As part of our latest thefuturestory event on May 7th, we hosted lunch-time workshops where attendees in corporate communications roles could discuss their challenges with experts from different sectors. Our workshop, led by Kate and Guy, joined two interesting topics together: social business and open learning. We explored how, if at all, these two topics applied to the attendees' companies, and as usual, with such a rich mix of businesses represented around the room, it wasn't long before the conversation was in full flow. We also looked at how data, in all its forms, can be information and knowledge, and the alternative ways storytelling can help to share this knowledge.
Inspired by the adidas Group’s Corporate University, we started by discussing a blog carnival that the company held a few years ago: a discussion around learning and what the future of learning looked like. It was an open forum where employees could share their thoughts and the results were unsurprising. People wanted to learn on their own terms and move away from the classroom. And so the blog carnival informed the new learning strategy for the adidas Group.
The adidas Group is now changing the way they learn from 80% classroom based learning to just 10% (did you know that 50% of classroom learning is forgotten within the hour?) and have adopted the idea that learning is teaching and teaching is learning, so that everyone has the opportunity to learn, and to teach. The group identified that this was a particularly beneficial shift considering the wave of Gen Zs that will soon flood the workplace as younger generations are certainly learning in a different way and pushing the boundaries. Being a Gen Y, I find the place I go to for the quickest answers is Google, which probably makes it the place I learn the most from on a day-to-day basis.
We established that having different learning opportunities in place puts a company in a favourable light from a recruitment angle and will certainly attract employees in the future. And of course, online learning is very easy to track and measure, though genuine feedback perhaps isn’t given as willingly. Other obvious benefits include it being an easier option for multi-lingual companies, and learning online is a more flexible way of learning if you’re able to dip in and out of it.
But open learning isn’t for everyone and it may not work in every organisation. It was noted that in older establishments people are less likely to want to share their knowledge. In many places, knowledge is still power, and when it’s shared, it’s shared selectively. But what we need to start doing is thinking differently. When you share your knowledge, you become a source of information for other people, and surely that’s powerful in its own right?
Also, the challenge that digital learning, for example, brings is eradicating human interaction altogether. We all agreed that face-to-face learning is invaluable as it focuses more on the individual and questions can be asked and answered more easily. It’s important to remember, however, that everyone is different – some people need regulating and others don’t. Perhaps it’s worth trying something like open learning with small pockets of a wider audience first – but is this promoting the idea that learning is for everyone, everywhere? Possibly not.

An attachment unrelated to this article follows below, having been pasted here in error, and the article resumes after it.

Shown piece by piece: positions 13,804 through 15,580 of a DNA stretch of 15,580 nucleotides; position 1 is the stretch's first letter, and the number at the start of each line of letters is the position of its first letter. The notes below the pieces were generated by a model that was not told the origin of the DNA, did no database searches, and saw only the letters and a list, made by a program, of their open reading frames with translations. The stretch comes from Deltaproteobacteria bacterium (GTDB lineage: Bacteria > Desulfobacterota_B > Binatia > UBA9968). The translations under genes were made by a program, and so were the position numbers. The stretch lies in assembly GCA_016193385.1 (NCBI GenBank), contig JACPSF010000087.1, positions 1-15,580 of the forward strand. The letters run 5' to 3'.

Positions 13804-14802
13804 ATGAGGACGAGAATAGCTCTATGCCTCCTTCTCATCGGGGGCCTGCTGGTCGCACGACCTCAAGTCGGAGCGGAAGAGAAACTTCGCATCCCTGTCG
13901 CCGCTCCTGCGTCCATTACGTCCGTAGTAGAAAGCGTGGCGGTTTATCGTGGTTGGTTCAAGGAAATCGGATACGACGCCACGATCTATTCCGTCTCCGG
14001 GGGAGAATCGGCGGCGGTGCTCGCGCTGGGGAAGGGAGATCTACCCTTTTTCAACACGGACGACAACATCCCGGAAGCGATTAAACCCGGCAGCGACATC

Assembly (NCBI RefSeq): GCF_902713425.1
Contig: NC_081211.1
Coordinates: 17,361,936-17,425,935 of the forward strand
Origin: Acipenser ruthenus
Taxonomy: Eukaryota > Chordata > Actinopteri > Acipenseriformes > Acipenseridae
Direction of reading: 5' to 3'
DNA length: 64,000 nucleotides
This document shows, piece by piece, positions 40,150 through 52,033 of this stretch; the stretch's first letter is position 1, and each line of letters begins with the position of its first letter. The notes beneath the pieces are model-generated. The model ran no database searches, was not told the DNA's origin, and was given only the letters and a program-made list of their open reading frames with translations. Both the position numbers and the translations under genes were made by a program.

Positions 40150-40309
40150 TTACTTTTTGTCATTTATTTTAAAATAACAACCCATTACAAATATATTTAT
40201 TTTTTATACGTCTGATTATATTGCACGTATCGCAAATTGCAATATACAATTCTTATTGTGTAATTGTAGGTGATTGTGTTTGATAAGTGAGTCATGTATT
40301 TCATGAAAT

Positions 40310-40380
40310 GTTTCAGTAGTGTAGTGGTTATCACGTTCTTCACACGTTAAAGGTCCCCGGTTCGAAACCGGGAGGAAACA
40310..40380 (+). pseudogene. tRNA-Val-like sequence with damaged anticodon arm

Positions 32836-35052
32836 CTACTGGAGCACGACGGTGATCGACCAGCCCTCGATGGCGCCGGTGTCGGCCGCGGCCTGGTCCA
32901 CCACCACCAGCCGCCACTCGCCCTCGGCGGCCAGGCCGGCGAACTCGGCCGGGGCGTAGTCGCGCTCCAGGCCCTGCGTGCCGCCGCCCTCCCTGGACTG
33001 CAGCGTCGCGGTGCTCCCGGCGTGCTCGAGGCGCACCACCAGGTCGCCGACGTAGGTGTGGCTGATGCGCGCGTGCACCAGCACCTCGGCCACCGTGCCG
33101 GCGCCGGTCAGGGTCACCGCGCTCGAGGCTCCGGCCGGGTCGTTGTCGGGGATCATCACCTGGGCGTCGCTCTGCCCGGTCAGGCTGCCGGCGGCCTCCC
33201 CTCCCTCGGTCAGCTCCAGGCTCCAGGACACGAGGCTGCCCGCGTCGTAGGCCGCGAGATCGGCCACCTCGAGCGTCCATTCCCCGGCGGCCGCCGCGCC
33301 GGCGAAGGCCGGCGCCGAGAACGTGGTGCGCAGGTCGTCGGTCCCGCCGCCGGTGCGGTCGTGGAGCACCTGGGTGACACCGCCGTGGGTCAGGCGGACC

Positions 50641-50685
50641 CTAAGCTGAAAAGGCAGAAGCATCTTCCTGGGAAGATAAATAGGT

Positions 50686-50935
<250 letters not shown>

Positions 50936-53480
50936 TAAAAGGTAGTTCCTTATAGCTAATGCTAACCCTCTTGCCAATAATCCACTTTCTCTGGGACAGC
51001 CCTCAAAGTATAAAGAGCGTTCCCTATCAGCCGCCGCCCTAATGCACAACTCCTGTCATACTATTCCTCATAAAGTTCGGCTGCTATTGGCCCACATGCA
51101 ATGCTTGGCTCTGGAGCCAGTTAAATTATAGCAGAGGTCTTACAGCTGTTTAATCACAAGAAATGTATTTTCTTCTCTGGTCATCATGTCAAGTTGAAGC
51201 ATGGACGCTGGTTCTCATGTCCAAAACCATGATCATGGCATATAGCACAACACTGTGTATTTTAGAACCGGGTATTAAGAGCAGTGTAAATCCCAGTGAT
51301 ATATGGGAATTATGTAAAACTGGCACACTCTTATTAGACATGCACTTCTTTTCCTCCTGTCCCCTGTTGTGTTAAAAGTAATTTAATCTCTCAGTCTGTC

There’s no doubt about it, I’m a huge fan of open learning, but I couldn’t help but wonder, through all the stories people had to tell around the table about learning in their organisations – is something only creative and exciting until it’s formalised? By making an informal idea, formal, how easy is it to keep it fresh and enticing? A thought for another day I think!
From the benefits (or not) of an opening learning culture we began to talk more about social business. What is social business? Well, it’s just business. It’s about being open and finding a mechanism that allows that to happen. A business that challenges itself rather than thinking ‘we’ve always done it this way, that won’t work’ is a social business. And the problem is that regulated industries will begin to feel this more and more, people wanting to push the boundaries of what has been the norm.
The main points that we took away from our workshop were firstly, that sharing is a necessary future, it’s happening everywhere and we can’t avoid it. Secondly, finding a story to hook and engage your employees, through all the tools available to us today and everything that’s being shared already, is still so very important. And lastly, whether something is right for a business entirely depends on their organisational culture.
There's no doubt about it, we are changing the way we do business: open learning, social business, whatever it may look like, we need to be open to change. Businesses must be ready to adapt, and the adidas Group is an example of a company that is doing today what other organisations will do tomorrow. Exciting times ahead and I can’t help but feel so fortunate to be a part of them.
If you'd like to come to our next thefuturestory event, you can register your interest here.